Control And Provisioning of Wireless Access Points (CAPWAP) Protocol Specification
RFC 5415

Note: This ballot was opened for revision 15 and is now closed.

(Dan Romascanu) Yes

(Jari Arkko) No Objection

Comment (2008-10-09 for -)
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Section 4:

         0
         0 1 2 3 4 5 6 7
        +-+-+-+-+-+-+-+-+
        |Version| Type  |
        +-+-+-+-+-+-+-+-+

   Version:  ...

   Payload Type:  A 4 bit field ...

Here the names "Type" and "Payload Type" do not match.

(Ron Bonica) No Objection

(Ross Callon) No Objection

(Lisa Dusseault) No Objection

(Lars Eggert) (was Discuss) No Objection

Comment (2008-09-23)
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Agree with the comments of the gen-art reviewer.

Section 3.3., paragraph 5:
>    WTP use of a limited IP broadcast, multicast or unicast IP address is
>    implementation dependent.

  Since no recommendation or requirement is made for the WTP to always
  use at least one of these option (the text basically says "MUST do one
  of the three"), does that mean that the AC needs to always listen for
  Discovery Requests by all three means? If not, discovery between
  components from different vendors may fail.


Section 4.5.2., paragraph 3:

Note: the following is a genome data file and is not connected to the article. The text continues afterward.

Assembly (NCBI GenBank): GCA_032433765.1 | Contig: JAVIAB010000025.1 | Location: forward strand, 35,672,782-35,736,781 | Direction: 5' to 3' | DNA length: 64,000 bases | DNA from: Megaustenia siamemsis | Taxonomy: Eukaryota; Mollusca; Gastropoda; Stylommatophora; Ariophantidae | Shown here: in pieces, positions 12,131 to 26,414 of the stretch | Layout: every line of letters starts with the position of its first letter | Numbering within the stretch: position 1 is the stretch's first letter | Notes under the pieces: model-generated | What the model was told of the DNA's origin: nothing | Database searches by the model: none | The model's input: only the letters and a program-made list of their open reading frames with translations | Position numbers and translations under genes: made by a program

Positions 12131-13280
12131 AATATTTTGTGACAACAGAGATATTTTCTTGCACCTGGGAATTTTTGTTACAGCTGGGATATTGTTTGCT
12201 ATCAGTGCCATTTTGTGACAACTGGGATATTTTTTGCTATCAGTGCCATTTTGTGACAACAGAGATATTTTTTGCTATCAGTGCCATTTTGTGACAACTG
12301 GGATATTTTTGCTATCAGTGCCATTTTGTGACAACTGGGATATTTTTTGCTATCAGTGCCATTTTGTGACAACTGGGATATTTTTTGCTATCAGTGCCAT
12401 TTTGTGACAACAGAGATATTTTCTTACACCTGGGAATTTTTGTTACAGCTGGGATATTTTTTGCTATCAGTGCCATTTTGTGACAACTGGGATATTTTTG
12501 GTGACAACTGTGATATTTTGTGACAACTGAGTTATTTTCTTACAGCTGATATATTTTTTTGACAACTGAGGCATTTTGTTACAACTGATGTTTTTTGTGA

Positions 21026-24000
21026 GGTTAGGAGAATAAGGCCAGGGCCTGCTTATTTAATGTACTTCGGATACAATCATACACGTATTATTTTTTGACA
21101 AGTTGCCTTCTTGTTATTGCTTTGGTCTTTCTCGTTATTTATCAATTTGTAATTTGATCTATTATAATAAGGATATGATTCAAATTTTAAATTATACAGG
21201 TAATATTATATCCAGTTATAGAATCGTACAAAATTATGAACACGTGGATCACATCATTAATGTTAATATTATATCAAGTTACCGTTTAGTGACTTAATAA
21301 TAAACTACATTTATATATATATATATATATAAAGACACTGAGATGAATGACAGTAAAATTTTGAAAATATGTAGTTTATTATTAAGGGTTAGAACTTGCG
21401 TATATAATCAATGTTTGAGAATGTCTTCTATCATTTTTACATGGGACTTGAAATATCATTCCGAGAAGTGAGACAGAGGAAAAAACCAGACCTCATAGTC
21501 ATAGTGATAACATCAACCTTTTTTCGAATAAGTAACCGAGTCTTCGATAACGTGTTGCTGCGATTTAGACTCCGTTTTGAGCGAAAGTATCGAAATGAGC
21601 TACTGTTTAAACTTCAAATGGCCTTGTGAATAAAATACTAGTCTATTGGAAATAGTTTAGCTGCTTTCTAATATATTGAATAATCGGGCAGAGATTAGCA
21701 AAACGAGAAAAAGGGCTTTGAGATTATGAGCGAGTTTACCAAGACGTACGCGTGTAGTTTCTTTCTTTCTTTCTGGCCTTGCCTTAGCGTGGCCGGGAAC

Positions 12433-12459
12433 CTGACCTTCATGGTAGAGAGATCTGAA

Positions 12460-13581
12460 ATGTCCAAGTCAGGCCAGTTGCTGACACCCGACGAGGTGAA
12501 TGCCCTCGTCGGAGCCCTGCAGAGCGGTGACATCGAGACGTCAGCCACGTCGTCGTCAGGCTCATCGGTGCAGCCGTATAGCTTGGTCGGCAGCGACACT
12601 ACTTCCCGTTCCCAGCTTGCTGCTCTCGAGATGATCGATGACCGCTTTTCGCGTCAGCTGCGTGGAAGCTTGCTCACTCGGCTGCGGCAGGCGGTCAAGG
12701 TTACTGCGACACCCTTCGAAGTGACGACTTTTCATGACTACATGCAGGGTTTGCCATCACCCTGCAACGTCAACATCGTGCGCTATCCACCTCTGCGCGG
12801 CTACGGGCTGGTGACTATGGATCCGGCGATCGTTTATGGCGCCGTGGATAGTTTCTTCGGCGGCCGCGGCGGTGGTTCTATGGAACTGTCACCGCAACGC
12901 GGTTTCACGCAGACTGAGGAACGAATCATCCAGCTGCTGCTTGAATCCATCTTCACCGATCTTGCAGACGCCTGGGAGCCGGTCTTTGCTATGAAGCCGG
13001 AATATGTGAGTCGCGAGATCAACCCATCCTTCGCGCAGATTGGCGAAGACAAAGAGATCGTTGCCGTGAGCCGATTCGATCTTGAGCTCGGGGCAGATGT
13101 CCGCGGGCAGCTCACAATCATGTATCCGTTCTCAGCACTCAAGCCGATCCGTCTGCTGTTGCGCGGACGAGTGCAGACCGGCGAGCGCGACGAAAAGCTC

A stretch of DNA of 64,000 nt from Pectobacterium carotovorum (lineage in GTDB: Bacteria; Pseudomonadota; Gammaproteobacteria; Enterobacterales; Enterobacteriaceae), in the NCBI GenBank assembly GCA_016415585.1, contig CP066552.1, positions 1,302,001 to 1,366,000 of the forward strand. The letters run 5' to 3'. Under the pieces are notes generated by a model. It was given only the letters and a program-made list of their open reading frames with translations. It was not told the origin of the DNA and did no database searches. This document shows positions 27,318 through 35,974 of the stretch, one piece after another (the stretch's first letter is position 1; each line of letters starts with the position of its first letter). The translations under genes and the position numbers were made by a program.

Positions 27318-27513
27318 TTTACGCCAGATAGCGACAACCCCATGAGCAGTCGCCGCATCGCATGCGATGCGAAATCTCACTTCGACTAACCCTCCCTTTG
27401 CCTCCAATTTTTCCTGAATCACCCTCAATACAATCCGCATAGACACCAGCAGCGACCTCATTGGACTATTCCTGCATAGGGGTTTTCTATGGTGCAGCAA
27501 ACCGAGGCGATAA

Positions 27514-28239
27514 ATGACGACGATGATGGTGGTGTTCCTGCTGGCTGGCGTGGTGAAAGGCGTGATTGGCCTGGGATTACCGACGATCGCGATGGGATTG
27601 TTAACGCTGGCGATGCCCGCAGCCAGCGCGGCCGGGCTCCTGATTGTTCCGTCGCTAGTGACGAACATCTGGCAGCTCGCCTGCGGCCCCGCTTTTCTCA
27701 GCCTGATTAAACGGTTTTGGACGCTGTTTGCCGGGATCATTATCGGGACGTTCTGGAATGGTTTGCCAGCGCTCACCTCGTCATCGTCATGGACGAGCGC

>    DSCP:   The DSCP value of 46 SHOULD be used.

  It'd be good to somewhere in Section 4.5.2 mention that this DSCP
  designates the EF PHB and refer to RFC2598.


Section 4.6.9., paragraph 1:
>    When multiple CAPWAP Control IPV4 Address message
>    elements are returned, the WTP SHOULD perform load balancing across
>    the multiple interfaces.

  This is the first time load balancing is mentioned in this document,
  and there are only two other mentions, neither of which explains how
  load balancing is to be performed?


Section 4.6.11., paragraph 1:
>    The CAPWAP Local IPv4 Address message element is sent by either the
>    WTP, in the Join Request, or by the AC, in the Join Response.  The
>    CAPWAP Local IPv4 Address message element is used to communicate the
>    IP Address of the transmitter.  The receiver uses this to determine
>    whether a middlebox exists between the two peers, by comparing the
>    source IP address of the packet against the value of the message
>    element.

  This is not a reliable technique for NAT detection, because it fails
  when address spaces are overlapping. (Same for Section 4.6.12.)


Section 4.6.38., paragraph 0:
> 4.6.38.  Vendor Specific Payload

  I'd add a statement in this section along the lines of: "The exchange
  of vendor specific data between the MUST NOT modify the behavior of
  the base CAPWAP protocol and state machine." Otherwise we're creating
  a hole for incompatibilities.


Section 11., paragraph 2:
>    In the second case, two or more WTPs are deployed behind the same NAT
>    system.  Here, the AC would receive multiple connection requests from
>    the same IP address, and cannot differentiate the originating WTP of
>    the connection requests.

  The UDP source ports will be different for the two connection
  requests, which could be used to distinguish them.


Section 11., paragraph 4:
>    In the third configuration, the AC is deployed behind a NAT.

  Because all communication originates at the WTP and is addressed to
  the  AC, communication when the AC is behind a NAT will simply fail.
  (Unless the NAT has been specifically configured, in which case all
  issues can be assumed to disappear.)


Section 14., paragraph 4: